Mr. Anderson was always an inspiration to young men and his advice to them was to engage in business for themselves and having chosen their business to throw all of their energy into it and by right doing and thinking make a success of it, and many a busi-ness man of today gives credit of their success in life to his advice and counsel. Mr. Anderson gave his political allegiance to the Republican party and he was at one time connected with the Ancient Order of United Workmen. He was a prominent Mason, having membership in the Blue Lodge, Chapter and Commandery at San Jose. He took a deep interest in preserving data and relics pertaining to pioneer-ing and early historical events in California and was very active in the formation and served as president cf the Santa Clara County Pioneer Society for ten years, spending much time to further its importance, as well as looking to the comfort of the old pioneers-being very solicitous regarding their welfare. A man of pleasing personality, always affable, Mr. Anderson was well known and esteemed and everyone who knew him was his friend. He was a big man-big in that power which understands conditions, grasps situations and molds opportunity into tangible assets. His was an admirable character, worthy of all  praise, and the record of his achievements is -the best commentary upon his life and upon his ability and enterprise. His honesty and integrity of purpose gained him the greatest confidence and respect, so much so that- no man in Santa Clara County was more trusted than John Zuinglius Anderson.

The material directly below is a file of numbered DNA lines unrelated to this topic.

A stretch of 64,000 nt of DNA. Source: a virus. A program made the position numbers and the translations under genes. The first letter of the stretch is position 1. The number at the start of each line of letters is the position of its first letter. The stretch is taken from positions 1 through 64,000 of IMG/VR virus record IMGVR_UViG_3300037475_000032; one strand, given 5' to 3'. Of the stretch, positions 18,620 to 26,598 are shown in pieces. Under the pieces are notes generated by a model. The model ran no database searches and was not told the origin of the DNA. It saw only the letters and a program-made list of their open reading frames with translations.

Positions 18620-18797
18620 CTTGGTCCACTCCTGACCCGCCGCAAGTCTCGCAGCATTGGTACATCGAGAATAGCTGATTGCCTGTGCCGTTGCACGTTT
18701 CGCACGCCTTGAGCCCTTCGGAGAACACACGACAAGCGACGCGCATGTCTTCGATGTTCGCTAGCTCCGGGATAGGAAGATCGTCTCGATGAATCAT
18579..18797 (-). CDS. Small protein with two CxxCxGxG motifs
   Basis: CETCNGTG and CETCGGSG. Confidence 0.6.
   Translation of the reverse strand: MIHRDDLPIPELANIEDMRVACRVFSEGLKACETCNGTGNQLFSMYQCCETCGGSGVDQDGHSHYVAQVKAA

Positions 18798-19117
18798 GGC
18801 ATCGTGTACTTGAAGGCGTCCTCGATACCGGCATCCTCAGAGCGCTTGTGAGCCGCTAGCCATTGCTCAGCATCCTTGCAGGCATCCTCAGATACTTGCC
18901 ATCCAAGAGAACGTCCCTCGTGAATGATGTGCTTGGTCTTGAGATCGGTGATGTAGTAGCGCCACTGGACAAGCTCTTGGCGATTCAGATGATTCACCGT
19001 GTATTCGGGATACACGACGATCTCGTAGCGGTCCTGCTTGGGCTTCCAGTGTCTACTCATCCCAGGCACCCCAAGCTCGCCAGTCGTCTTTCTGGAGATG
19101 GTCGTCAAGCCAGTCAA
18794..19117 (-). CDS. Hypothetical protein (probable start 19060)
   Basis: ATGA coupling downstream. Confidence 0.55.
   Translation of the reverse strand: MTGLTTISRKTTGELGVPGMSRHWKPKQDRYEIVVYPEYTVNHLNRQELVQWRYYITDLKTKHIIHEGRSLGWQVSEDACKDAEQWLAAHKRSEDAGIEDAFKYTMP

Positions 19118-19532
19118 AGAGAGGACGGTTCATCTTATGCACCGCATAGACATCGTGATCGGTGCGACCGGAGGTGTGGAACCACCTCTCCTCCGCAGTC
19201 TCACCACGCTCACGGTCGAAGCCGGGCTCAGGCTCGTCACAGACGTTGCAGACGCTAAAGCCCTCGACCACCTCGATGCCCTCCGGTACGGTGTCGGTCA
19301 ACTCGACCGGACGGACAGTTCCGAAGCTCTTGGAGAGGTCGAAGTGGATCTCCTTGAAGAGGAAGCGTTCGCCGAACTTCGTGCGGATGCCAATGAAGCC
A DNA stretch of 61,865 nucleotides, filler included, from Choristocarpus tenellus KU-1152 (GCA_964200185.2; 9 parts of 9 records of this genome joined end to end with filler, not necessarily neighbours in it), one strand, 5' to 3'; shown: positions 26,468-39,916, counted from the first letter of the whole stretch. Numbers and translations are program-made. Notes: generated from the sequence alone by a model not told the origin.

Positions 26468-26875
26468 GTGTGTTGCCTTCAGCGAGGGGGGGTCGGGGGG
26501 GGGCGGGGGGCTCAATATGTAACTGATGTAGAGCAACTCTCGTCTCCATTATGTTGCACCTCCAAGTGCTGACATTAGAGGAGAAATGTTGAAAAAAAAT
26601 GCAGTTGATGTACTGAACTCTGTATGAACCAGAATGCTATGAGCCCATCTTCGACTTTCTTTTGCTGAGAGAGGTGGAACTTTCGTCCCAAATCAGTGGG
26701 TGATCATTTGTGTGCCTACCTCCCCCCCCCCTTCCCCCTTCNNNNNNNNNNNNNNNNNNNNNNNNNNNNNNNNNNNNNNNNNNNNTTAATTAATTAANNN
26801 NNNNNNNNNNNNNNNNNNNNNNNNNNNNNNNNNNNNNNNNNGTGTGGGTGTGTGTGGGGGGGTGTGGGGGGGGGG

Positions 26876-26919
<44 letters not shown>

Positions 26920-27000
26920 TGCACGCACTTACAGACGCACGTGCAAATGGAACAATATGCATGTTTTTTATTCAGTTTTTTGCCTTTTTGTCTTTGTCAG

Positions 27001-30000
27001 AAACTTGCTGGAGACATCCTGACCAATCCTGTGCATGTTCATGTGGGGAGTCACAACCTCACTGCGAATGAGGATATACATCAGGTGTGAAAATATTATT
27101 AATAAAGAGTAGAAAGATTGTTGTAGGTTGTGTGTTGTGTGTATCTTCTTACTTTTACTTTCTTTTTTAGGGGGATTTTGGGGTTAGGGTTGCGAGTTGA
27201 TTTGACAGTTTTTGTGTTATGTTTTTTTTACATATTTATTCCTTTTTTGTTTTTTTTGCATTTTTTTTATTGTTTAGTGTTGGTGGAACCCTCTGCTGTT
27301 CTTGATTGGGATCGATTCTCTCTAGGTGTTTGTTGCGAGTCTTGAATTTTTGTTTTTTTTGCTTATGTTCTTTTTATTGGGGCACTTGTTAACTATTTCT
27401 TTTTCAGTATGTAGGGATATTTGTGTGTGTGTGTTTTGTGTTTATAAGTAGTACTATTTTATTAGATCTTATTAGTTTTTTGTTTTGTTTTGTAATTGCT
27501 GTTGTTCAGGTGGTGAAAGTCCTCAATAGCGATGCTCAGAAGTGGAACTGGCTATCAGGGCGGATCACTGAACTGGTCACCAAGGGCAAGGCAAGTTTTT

Transcribed by Carolyn Feroben from Eugene T. Sawyers' History of Santa Clara County,California,  published by Historic Record Co. , 1922. page 783